Petition calls for immediate ceasefire in Darfur region
The Sudanese president has announced a truce ahead of planned peace talks with Darfur rebels next month as the Pope received the Islamist leader during a visit to Italy.
The announcement came ahead of a global "Day for Darfur" tomorrow aimed at keeping up international pressure for a ceasefire and to speed up deployment of a UN force. Anita Roddick, who died last Monday, was among signatories of an open letter calling for an immediate ceasefire in the western Sudanese province where an estimated 200,000 people have been killed since 2003.
The letter, which said the UN decision to send in 26,000 peacekeepers had "changed nothing" on the ground, where "murder, rape and devastation" was continuing, was signed by 26 women, including the actresses Cate Blanchett and Mia Farrow, the supermodel Elle MacPherson and the writer Germaine Greer.
The Sudanese president, Omar al-Bashir, sought to portray himself yesterday as a peacemaker after holding talks in Rome with the Italian Prime Minister, Romano Prodi. "We have announced we are willing [to put in place] a ceasefire with the start of the negotiations to create a positive climate," he said at a news conference, referring to the negotiations with rebel groups scheduled for 27 October in Libya.
"We hope that the negotiations in Tripoli will be the last ones and that they will bring a final peace," President al-Bashir added. Mr Prodi said the truce offer was "an important signal, a strong signal that I welcomed".
Earlier ceasefires have not held in the province where government forces and Arab militias have forced more than 2 million people to flee from their homes. Fighting has flared anew after the UN Security Council vote in July on the peacekeeping force.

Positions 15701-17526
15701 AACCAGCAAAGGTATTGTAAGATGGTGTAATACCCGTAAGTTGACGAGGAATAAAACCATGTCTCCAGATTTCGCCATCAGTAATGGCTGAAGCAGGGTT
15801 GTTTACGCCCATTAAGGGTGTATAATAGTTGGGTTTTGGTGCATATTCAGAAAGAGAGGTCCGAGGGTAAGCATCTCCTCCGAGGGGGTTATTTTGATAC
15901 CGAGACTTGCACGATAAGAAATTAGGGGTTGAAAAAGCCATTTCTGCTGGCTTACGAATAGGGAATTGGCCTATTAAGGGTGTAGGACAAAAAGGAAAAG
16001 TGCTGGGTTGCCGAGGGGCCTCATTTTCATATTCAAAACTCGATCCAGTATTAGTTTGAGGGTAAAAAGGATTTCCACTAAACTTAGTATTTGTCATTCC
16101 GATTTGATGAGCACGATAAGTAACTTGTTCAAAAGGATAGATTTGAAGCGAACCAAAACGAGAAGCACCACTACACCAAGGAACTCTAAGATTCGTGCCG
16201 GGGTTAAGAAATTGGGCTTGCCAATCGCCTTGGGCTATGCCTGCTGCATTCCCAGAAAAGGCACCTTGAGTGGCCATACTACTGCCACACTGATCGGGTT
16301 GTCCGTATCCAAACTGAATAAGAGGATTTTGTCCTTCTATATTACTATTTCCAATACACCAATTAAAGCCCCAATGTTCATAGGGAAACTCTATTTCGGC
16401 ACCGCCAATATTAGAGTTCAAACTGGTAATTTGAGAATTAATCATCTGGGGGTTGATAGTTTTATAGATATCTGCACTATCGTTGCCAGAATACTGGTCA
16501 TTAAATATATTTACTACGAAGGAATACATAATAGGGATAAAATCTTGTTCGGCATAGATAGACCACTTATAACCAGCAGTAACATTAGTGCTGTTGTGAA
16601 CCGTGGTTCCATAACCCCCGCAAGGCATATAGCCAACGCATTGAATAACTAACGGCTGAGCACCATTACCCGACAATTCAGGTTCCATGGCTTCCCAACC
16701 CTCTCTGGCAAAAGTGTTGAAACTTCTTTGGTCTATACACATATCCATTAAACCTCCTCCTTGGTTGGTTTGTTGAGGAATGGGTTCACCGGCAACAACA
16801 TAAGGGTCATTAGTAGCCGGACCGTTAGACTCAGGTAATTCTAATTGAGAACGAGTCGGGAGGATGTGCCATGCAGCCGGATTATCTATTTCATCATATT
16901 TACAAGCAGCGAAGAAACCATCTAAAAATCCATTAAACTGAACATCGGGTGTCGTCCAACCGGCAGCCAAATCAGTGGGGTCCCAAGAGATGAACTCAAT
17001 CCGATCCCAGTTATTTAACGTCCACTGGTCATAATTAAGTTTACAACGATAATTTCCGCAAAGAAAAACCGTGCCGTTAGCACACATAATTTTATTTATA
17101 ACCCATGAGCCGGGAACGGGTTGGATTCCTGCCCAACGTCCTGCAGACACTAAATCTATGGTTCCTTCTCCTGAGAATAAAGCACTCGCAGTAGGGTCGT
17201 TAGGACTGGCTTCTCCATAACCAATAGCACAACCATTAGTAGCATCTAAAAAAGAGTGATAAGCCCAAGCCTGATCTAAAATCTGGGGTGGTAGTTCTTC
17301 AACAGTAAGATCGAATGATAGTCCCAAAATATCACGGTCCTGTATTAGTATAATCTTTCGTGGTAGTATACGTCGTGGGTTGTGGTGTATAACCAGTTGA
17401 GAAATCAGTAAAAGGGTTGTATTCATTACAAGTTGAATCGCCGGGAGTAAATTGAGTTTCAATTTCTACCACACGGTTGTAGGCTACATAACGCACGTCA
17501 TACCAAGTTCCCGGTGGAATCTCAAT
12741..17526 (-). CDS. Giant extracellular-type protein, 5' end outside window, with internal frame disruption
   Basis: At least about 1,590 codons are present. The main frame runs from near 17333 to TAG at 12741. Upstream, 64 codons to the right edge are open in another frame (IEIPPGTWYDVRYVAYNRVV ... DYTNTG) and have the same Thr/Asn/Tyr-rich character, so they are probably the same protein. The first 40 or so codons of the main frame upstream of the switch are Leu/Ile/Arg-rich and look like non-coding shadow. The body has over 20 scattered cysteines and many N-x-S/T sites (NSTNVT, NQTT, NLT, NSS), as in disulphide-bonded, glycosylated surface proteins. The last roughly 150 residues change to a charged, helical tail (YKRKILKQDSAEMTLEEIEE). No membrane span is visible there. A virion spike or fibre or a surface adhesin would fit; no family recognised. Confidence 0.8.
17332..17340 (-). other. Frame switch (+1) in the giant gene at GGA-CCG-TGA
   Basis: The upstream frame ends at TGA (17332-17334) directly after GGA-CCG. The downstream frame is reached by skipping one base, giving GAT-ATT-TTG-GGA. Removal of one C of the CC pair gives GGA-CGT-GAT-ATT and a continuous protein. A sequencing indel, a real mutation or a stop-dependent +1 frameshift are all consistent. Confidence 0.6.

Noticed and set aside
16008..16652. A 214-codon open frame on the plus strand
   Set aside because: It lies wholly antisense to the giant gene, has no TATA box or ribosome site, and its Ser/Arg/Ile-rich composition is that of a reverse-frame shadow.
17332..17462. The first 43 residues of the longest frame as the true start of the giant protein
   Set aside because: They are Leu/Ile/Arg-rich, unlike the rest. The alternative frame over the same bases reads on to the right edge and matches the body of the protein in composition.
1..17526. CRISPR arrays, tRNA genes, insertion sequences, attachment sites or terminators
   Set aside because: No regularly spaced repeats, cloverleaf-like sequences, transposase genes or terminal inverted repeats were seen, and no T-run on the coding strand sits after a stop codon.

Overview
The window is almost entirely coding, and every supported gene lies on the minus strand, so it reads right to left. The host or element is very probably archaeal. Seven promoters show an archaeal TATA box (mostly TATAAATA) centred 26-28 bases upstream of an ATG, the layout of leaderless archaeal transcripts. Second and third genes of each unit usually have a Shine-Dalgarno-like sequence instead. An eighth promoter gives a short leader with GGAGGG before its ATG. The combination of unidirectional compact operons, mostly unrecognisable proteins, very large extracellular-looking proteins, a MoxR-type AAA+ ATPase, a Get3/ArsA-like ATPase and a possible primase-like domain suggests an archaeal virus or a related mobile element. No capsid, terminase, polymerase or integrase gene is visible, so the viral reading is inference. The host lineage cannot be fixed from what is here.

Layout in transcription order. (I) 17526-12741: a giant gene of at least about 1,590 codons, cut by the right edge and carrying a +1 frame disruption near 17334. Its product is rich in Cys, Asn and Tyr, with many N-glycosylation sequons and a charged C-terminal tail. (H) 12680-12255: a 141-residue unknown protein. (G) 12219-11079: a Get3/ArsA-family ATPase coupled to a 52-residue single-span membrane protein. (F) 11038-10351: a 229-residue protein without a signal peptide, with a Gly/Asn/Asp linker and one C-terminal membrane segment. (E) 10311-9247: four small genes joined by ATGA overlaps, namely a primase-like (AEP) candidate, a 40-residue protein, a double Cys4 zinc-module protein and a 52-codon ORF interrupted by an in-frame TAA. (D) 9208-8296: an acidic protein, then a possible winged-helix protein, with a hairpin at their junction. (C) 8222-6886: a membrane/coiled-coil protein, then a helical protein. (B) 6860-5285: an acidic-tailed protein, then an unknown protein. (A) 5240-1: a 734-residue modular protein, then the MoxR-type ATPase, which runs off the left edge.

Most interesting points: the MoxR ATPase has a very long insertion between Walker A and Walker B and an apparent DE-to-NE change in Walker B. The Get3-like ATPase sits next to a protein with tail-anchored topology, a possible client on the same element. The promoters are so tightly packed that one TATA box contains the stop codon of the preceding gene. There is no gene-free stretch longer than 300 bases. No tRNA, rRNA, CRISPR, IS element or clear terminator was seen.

Prospects for the peace talks are similarly gloomy, as the most influential leader, Abdel Wahid al-Nur, has let it be known that he will continue to boycott negotiations until there is a truce and the UN peacekeepers are on the ground. Negotiations are continuing on the make-up of the force, which is not expected to be deployed until next year.
The Pope, who has expressed concern about Darfur, met the Sudanese leader at his summer residence in Castel Gandolfo. A spokesman said the meeting focused on "the promotion of peace and the common good".
However, human rights organisations expressed concern about President al-Bashir's visit. Human Rights Watch said Italy should press him to arrest leaders wanted by the International Criminal Court for their role in the Darfur massacres. One suspect, Ahmed Haroun, a former junior interior minister who is wanted on 42 counts of crimes against humanity, was recently named state minister of humanitarian affairs. The appointment was described as "outrageous and shows the government's utter disregard for the plight of the Darfur displaced" by Lotte Leicht, Human Rights Watch's EU advocacy director.
Amnesty International said it was "remarkable" that the Italian government had decided to receive the Sudanese leader.